Florida loses AP psychology courses thanks to ‘Don’t Say Gay or Trans’ law

Republican presidential candidate Florida Gov. Ron DeSantis speaks during a campaign event, Monday, July 31, 2023, in Rochester, N.H.
Republican presidential candidate Florida Gov. Ron DeSantis speaks during a campaign event, Monday, July 31, 2023, in Rochester, N.H.
AP Photo/Charles Krupa

The fallout over Florida’s “Don’t Say Gay or Trans” law continues to reverberate across the state’s educational institutions. The College Board announced on August 3 that AP psychology has been effectively barred from Florida because the course includes a section on gender identity and sexual orientation, which conflicts with the law championed by Governor Ron DeSantis.

“We are sad to have learned that today the Florida Department of Education has effectively banned AP Psychology in the state by instructing Florida superintendents that teaching foundational content on sexual orientation and gender identity is illegal under state law,” College Board said in a written statement.

In order for the class to continue in Florida, changes would need to be made to the coursework to remove references to sexual orientation or gender identity. The College Board said any AP Psychology course taught in Florida without these topics would not be considered Advanced Placement since it would not reflect the full coursework.

“The AP course asks students to ‘describe how sex and gender influence socialization and other aspects of development,’” College Board said. “This element of the framework is not new: gender and sexual orientation have been part of AP Psychology since the course launched 30 years ago,” 

They added: “The American Psychological Association recently reaffirmed that any course that excludes these topics would violate their guidelines and should not be considered for college credit.”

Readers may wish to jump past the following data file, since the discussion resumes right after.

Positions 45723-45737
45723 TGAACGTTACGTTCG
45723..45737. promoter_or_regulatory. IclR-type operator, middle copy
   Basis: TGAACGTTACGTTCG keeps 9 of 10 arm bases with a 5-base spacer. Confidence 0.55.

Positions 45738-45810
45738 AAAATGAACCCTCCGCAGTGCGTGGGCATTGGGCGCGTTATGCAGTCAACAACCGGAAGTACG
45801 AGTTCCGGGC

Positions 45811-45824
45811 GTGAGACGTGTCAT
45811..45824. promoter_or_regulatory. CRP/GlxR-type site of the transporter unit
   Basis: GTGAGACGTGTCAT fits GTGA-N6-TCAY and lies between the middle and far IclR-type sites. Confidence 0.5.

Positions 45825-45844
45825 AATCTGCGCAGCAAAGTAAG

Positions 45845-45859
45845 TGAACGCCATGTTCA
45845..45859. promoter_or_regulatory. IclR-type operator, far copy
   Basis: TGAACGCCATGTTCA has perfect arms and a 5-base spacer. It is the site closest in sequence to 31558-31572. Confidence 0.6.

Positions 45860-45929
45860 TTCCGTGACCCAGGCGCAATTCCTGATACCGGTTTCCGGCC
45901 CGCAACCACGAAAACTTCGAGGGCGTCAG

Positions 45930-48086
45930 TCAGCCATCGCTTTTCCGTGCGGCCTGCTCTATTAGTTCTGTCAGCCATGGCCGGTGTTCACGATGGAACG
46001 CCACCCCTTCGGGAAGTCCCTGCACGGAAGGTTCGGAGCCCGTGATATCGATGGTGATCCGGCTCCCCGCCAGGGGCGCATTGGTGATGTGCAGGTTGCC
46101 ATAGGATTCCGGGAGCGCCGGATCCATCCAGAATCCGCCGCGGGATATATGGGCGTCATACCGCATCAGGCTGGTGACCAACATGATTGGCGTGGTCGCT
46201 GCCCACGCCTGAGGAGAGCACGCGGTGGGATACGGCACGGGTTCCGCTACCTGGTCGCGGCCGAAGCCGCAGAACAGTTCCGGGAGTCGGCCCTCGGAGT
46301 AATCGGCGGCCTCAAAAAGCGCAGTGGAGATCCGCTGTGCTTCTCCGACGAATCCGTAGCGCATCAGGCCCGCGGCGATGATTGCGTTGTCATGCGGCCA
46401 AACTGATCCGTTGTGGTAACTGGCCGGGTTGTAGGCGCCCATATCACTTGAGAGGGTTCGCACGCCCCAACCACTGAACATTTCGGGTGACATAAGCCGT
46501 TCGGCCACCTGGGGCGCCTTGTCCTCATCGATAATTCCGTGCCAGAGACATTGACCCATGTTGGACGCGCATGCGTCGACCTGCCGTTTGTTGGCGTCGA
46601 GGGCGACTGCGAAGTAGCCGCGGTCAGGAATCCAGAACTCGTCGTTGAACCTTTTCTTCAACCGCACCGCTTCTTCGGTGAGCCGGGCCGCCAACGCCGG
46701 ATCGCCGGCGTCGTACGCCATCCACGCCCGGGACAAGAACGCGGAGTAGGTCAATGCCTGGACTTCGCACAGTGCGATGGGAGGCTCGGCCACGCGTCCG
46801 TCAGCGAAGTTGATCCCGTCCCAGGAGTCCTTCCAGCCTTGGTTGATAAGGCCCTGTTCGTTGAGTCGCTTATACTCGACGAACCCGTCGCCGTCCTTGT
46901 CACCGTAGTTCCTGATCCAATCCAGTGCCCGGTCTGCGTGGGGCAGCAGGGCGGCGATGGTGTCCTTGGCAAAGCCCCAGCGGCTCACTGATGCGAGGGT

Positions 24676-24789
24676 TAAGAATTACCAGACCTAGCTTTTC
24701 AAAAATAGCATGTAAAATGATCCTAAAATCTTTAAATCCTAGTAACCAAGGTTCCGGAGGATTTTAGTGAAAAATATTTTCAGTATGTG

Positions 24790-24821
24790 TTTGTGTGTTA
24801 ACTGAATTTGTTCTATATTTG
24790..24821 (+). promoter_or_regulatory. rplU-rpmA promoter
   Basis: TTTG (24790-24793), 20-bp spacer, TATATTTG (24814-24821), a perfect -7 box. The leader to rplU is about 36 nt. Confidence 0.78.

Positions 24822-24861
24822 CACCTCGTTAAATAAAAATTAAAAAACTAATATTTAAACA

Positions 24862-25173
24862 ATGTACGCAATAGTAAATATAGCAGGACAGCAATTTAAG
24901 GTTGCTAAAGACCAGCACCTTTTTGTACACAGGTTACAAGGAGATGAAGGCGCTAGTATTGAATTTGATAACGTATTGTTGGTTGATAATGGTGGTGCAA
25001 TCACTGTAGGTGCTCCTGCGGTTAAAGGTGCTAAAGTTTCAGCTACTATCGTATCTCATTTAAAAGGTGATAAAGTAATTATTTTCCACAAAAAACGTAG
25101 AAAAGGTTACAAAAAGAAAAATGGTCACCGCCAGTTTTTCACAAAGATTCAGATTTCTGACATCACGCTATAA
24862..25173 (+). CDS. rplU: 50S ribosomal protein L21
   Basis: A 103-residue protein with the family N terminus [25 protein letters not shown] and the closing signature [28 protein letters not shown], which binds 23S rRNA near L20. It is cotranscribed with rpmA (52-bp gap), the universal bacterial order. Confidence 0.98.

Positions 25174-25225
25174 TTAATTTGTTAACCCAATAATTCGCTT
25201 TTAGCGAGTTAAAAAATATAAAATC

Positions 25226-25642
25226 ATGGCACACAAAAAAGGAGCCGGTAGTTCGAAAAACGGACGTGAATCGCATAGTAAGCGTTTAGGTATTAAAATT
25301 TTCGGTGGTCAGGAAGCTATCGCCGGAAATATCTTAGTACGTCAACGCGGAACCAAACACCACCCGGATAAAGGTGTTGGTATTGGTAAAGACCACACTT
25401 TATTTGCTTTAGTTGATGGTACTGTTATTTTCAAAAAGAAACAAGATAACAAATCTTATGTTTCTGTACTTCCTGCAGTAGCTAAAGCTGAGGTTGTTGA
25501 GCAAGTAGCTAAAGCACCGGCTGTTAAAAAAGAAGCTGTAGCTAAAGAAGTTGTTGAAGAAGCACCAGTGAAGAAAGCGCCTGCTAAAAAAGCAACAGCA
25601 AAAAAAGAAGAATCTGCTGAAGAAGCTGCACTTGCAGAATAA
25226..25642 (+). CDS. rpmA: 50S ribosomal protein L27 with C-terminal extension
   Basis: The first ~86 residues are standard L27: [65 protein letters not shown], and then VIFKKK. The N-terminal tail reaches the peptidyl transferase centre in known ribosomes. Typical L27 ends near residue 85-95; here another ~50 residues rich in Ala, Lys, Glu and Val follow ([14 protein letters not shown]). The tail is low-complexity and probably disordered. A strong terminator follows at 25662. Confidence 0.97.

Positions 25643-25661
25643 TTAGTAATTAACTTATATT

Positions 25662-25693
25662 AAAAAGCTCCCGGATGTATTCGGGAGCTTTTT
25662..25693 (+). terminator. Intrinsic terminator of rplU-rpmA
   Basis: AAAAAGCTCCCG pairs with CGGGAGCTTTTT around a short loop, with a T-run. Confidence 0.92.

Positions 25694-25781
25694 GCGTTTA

The College Board’s Development Committee, which is made up of high school and college educators and is responsible for guiding the AP Psychology course, also spoke out about the importance of including the full coursework in AP Psychology.

“As a committee, we affirm that gender and sexual orientation are essential, longstanding, and foundational topics in the study of psychology,” the committee noted. “College-level introductory psychology students will encounter gender and sexual orientation as topics of study. Psychology graduates go on to pursue a range of careers and must be able to successfully navigate professional environments that will require familiarity with these concepts. To best prepare these students for college placement and careers in psychology, the topic on gender and sexual orientation will continue to be required in AP Psychology.”

The Committee also called out the IB and AICE/Cambridge programs for allowing these changes to be made to the curriculum and coursework in order to comply with Florida’s law, expressing that they do not expect universities to accept their courses and exams for this reason and that it is a shock that these programs do expect it.

“No experienced educator or practitioner in our field would support the decision to make these topics off limits. We challenge IB and Cambridge to identify the experts whom they consulted prior to deciding that a fundamental component of psychological development would now be banished from the classroom instruction they seek to promote,” the Committee said. 

Equality Florida, which fights to advance LGBTQ rights in the Sunshine State, said in a written statement that “the DeSantis regime is at war with students and parents, censoring more AP curriculum and denying students the opportunity to earn college credit.”

“The administration has already stated that the AP African American Studies course ‘lacks significant educational value,’ instead preferring to falsely applaud slavery as an American jobs program,” Equality Florida stated. “Now, the DeSantis Administration wants to rewrite AP Psychology curriculum to enforce their image of America, too. Governor DeSantis will undermine any student’s education, revoke any parent’s rights, and demolish any curriculum to remake Florida’s schools into right wing propaganda machines in service to his political ambitions. His administration continues to use families and classrooms as pawns and do catastrophic damage to this state and its reputation.”